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Ranchers visit annual Hoosier Beef Congress
By NANCY VORIS
Indiana Correspondent

INDIANAPOLIS, Ind. — The Hoosier Beef Congress continues a 20-year tradition and hundreds of Indiana farm families will join in the celebration this weekend at the Indiana State Fairgrounds.

Doors for the trade show open at 9 a.m. Friday and 8 a.m. Saturday and Sunday for what is considered the state’s premier cattle show. The event is a time for the state’s beef cattle to shine, said Julia A. Wickard, executive vice president of the Indiana Beef Cattle Association, sponsor of the event.

“The Congress gets bigger and better every year because of the numerous producer volunteers that assist in putting on this event for our youth in the beef industry,” Wickard said. “The Congress is a great opportunity for breeders to improve their seedstock with some of the best that Indiana has to offer in the numerous Purebred and famous All-Star Steer and Heifer sales.”

The IBCA will celebrate the 20th anniversary with cupcakes for everyone on Saturday along with special recognition for individuals who have influenced the formation of the Hoosier Beef Congress in the past.

Barry Jordan was one of the organizers of the first HBC which had a couple hundred entries. It was planned to bring beef cattle producers from all kinds of production together, and centered on junior activities to bring in parents, grandparents and kids.

“When we first started talking about having it we were concerned if we could get enough participation at that time of year,” Jordan said. “We didn’t have a clue it was going to take off like it did.”

He remembers an amusing phone call from a young boy in the second or third year of the Congress. The boy was worried that he had missed the deadline to enter.

“‘Oh, thank goodness I can still get in. This has been a lifelong dream of mine,’” Jordan quoted the boy as saying.

The interest that grew from the annual event led to the formation of the Indiana Junior Beef Cattle Assoc.

“The kids that were involved early on are involved now as volunteers,” Jordon said. “It sparked their interest and they’ve stayed at it.”

More than 1,500 head of top-quality show heifers and steers are expected to pass through the shows and sales rings at this year’s Congress.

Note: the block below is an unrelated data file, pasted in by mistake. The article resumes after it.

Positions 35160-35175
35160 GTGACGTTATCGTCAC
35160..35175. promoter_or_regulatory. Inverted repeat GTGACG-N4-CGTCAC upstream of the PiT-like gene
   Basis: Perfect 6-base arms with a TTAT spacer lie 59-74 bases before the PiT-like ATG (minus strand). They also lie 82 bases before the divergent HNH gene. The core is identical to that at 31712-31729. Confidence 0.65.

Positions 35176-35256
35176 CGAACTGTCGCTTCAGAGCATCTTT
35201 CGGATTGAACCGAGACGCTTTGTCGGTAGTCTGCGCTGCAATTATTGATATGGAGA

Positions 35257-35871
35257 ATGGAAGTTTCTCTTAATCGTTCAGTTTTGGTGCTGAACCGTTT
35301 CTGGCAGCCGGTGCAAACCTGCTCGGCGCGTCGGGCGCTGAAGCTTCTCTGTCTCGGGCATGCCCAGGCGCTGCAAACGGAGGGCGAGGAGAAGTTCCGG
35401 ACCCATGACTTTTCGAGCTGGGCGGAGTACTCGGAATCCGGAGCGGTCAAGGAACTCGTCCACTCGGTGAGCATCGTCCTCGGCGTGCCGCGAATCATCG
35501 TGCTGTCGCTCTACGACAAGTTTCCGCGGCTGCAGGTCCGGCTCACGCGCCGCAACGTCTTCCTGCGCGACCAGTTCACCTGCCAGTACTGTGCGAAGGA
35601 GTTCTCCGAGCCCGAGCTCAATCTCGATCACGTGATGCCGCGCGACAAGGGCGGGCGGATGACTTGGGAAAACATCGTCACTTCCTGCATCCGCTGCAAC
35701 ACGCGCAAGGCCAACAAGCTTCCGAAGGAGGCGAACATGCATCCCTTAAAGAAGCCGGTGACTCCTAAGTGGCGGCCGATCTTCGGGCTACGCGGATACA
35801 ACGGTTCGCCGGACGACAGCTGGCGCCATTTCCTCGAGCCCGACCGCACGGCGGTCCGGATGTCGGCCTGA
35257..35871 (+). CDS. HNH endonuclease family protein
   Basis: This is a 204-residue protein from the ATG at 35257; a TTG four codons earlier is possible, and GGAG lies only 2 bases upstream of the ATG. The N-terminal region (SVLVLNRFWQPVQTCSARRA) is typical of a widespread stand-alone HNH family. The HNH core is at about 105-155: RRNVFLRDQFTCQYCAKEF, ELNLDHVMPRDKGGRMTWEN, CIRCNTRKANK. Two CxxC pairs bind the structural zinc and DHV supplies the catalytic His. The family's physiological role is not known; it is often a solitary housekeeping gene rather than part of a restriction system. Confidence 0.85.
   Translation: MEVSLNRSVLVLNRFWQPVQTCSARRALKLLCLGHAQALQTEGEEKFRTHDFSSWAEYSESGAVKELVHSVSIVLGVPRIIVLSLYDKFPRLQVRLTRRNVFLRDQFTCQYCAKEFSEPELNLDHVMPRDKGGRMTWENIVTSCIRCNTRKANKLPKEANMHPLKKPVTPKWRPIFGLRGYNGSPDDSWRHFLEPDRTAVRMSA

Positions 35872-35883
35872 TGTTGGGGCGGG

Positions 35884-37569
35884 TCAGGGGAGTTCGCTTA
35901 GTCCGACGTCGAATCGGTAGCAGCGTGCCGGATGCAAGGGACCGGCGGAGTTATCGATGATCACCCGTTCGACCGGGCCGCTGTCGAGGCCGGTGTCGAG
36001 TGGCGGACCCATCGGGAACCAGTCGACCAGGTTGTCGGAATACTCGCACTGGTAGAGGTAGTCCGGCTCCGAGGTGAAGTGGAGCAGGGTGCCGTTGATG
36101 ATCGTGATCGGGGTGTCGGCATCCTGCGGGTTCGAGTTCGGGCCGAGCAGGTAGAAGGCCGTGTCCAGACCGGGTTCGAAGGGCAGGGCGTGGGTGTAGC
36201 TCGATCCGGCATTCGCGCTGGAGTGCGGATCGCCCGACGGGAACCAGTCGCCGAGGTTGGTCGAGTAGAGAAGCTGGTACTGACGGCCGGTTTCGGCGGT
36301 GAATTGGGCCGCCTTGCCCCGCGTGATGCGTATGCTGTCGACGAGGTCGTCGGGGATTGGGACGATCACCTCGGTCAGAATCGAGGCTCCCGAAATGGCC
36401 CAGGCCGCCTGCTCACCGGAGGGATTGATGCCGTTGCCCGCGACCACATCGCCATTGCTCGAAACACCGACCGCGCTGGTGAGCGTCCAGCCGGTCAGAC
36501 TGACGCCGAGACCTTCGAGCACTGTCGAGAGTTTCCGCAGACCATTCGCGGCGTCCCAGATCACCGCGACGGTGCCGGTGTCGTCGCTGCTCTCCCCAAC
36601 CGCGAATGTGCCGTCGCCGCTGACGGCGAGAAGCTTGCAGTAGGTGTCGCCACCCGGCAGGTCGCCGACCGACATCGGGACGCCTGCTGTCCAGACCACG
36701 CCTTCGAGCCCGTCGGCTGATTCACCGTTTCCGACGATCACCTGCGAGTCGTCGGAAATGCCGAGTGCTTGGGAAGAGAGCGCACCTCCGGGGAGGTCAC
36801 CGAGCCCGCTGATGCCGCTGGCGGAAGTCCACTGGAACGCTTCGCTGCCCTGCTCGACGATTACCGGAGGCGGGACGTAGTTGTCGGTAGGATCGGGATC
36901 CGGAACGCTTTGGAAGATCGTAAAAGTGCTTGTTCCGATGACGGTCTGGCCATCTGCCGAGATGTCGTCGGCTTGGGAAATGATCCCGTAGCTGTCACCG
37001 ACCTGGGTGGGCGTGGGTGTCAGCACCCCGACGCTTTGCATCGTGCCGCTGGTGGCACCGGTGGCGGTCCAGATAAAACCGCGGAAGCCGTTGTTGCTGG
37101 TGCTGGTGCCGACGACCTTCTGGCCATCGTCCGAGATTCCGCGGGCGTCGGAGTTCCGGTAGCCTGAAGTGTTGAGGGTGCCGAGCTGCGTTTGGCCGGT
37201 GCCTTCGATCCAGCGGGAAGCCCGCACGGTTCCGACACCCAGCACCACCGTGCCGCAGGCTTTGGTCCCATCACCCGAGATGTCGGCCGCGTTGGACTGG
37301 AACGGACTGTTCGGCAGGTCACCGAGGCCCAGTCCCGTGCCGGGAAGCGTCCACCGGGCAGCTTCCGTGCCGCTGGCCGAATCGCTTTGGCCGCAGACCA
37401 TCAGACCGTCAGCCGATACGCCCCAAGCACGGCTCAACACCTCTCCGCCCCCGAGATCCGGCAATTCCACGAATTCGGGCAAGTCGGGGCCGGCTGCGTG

Separate shows and sales will be conducted for 11 breeds: Angus, Charolais, Chianina, Gelbvieh, Hereford, Limousin, Maine-Anjou, Red Poll, Salers, Shorthorn and Simmental.

There also will be commercial heifers and crossbred steer shows and sales.

Main events in the Cattle Barn include:

Friday
•10 a.m. – Purebred and All Star Steer and Heifer Show, show ring
•6 p.m. – Showmanship preliminaries, show ring

Saturday
•9:30 a.m. – Purebred sales, south end
•9:30 a.m. – All Star Steer and Heifer Sale, south end
•11:30 a.m. – Showmanship semi-finals and finals, show ring
•2 p.m. – Junior Show begins, show ring

Sunday
•7 a.m. – Church service, show ring
•8 a.m. – Junior Show continues

Wickard said one of the challenges of the HBC is trying to squeeze so much into one weekend, and organizers are always looking for ways to make the event run more efficiently. This year the heifer show will be split into two rings because of the large number of heifer entries.

“We have a greater number of heifers than in the past,” she said, “in part because we always encourage the kids to start with heifers to grow their herds.”

Besides shows and sales, the HBC focuses on youth with contests for showmanship, judging, team fitting and posters. The trade show features new products and services available to cattle producers from vendors, government agencies and agricultural organizations.

This farm news was published in the Nov. 29, 2006 issue of Farm World, serving Indiana, Ohio, Illinois, Kentucky, Michigan and Tennessee.

11/28/2006